Inspiring evolution through eco design? What does that mean?
Last week, we finally selected a phrase that describes our Company; Inspiring evolution through eco design. Knowing that this type of phrase has the ability to excite as well as turn-off, I thought I’d take a moment to help define what we mean.
Of course, any phrase like this needs to be rooted in a philosophy. We have one: people, product, planet, and we wrestled with how to convert the practices we utilize in operating our business, into a different statement that describes what that process means for the Brand and for the consumer.
Our Brand lives in a world of products that we think up, produce and sell. Through that process, we’ve created a certain set of “new” considerations as to what we are willing to create and what we are willing to produce. That process is what constitutes our whole people, product, planet philosophy. Adding this layer to our already long design consideration of what is possible, reasonable, realistic and sellable, makes the process somewhat more cumbersome. It also becomes more exhilarating, knowing we’re working harder to create even more deeply thoughtful products. This is the essence of eco design – design with an awareness of the eco consequences, both social and environmental, of the decisions inherent in the design.
We see this as the evolution of the process of design. This process is most vividly seen in LEED certifications of buildings. Take the concept of landscaped roofs as seen on the California Academy of Sciences in San Francisco. Putting pots with plants on a roof is a wonderful idea and has been done for centuries. Integrating a full landscape on a roof for all the energy and other possible advantages is a very different story. Just accommodating the added weight, ongoing maintenance, overall roof access, is a significant change to standard considerations for a roof.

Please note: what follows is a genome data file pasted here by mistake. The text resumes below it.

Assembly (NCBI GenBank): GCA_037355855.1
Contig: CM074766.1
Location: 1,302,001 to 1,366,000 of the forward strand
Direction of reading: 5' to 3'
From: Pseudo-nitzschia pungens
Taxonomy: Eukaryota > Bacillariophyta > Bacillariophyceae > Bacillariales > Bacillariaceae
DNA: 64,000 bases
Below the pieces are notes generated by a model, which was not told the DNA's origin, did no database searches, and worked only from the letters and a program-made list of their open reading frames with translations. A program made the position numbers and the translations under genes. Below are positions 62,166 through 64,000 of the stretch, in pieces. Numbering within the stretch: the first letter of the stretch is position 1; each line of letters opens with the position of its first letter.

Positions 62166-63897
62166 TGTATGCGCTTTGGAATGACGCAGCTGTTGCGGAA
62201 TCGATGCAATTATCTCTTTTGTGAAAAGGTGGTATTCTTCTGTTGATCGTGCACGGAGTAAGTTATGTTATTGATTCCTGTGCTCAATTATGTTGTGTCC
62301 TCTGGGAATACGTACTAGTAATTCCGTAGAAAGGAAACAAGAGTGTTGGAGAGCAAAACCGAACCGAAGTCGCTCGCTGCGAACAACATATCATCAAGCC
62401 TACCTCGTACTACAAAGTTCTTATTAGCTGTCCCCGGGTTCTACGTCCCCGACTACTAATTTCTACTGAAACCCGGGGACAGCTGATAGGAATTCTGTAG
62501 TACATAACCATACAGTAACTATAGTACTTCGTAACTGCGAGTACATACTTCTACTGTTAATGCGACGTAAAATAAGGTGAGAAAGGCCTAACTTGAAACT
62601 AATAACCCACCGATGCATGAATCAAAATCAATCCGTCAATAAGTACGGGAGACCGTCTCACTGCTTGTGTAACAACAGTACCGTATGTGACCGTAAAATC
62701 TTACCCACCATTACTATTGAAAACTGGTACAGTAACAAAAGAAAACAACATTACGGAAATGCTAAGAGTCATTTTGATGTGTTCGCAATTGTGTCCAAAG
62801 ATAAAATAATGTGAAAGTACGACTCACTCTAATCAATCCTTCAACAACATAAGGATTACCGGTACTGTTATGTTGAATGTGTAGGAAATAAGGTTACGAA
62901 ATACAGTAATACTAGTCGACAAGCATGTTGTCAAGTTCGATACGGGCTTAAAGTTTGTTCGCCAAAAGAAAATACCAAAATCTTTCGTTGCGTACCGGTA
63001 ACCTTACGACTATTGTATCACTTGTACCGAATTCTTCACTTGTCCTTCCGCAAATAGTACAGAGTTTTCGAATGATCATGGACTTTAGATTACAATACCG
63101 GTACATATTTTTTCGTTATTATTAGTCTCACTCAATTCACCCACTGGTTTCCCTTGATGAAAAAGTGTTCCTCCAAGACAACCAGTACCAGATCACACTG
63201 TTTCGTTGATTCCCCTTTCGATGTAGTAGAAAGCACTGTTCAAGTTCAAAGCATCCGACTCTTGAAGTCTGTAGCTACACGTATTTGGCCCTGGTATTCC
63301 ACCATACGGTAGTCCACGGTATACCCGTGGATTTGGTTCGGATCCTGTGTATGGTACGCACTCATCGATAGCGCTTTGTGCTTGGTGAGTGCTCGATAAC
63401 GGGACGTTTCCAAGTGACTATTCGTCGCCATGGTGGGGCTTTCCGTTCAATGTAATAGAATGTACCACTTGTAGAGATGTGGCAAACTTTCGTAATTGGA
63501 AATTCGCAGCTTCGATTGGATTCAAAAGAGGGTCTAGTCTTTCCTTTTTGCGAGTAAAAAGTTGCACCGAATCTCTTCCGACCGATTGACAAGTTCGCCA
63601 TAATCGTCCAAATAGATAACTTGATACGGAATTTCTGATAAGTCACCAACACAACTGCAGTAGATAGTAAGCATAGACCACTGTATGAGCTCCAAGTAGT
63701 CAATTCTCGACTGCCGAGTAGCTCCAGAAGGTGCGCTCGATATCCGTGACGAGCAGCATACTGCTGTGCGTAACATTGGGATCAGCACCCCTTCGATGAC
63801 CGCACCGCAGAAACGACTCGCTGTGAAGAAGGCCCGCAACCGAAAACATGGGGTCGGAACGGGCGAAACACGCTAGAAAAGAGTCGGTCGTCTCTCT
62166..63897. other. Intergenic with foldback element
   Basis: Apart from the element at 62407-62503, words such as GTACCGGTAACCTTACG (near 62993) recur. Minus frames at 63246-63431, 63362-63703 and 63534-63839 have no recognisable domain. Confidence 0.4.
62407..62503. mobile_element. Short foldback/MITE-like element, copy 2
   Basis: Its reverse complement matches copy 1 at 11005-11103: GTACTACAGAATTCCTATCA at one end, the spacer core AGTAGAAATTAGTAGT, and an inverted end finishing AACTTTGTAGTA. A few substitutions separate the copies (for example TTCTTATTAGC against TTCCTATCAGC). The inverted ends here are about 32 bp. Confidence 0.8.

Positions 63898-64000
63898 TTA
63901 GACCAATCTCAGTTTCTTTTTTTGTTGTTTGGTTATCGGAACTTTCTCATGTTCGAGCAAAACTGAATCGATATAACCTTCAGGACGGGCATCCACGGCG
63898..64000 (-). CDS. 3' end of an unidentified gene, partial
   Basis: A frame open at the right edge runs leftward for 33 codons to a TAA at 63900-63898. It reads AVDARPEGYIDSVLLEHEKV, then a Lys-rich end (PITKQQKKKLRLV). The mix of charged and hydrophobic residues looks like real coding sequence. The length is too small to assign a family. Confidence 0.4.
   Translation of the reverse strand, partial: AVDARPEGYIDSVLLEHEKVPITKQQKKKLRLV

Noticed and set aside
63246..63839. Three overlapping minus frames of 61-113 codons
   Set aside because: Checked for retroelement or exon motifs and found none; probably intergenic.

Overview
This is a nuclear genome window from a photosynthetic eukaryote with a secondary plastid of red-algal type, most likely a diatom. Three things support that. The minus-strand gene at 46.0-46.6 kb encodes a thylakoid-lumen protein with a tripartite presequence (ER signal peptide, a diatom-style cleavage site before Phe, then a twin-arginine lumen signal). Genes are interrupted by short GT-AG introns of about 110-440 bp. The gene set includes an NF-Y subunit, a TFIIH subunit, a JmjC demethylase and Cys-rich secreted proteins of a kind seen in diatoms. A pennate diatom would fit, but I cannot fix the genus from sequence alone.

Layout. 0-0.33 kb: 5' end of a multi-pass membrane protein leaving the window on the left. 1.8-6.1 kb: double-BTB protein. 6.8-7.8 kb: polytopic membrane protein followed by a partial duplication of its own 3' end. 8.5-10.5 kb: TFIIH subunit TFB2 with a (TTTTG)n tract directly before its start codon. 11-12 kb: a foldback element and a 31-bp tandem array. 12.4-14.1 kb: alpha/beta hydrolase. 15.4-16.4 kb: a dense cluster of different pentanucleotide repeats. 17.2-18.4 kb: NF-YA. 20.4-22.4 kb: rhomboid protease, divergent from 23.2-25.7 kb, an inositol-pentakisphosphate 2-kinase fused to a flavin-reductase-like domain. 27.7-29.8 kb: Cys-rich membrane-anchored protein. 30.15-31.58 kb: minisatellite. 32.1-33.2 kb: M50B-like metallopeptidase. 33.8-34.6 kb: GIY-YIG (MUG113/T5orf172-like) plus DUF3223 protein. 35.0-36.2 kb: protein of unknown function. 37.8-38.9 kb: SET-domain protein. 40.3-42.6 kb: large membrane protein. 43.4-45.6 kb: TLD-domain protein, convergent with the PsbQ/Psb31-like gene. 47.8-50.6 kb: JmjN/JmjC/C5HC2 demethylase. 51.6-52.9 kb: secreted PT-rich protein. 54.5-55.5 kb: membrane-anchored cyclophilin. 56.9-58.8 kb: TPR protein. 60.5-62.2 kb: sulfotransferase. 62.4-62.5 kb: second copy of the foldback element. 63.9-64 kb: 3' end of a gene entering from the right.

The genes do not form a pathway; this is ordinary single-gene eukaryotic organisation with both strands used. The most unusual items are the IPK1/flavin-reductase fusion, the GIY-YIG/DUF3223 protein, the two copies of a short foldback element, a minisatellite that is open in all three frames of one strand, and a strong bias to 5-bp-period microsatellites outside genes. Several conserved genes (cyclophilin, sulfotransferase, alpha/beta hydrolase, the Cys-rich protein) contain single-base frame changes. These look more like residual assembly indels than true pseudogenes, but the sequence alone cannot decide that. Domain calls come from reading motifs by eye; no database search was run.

And if the design is strong, and the execution is done well, that building will serve to inspire people who visit or even see it. Not that they go home and re-think their roof, that’s extreme. But, maybe they come away with a greater appreciation of what is possible. Maybe a solar panel, maybe a rain barrel, maybe they think differently about storm drain runoff. Who knows, but, the point is, by stretching the boundaries of design, the building acts as a longstanding symbol of changing norms.
Changing norms are what evolution is all about. We do the same thing with our bags. Twenty years ago, who would have thought we could grind up plastic, make it into fabric and make great looking products? Twenty years ago, I bet there weren’t even enough plastic bottles to matter. Now, the volume of bottles staggers the mind, not just in the U.S. either.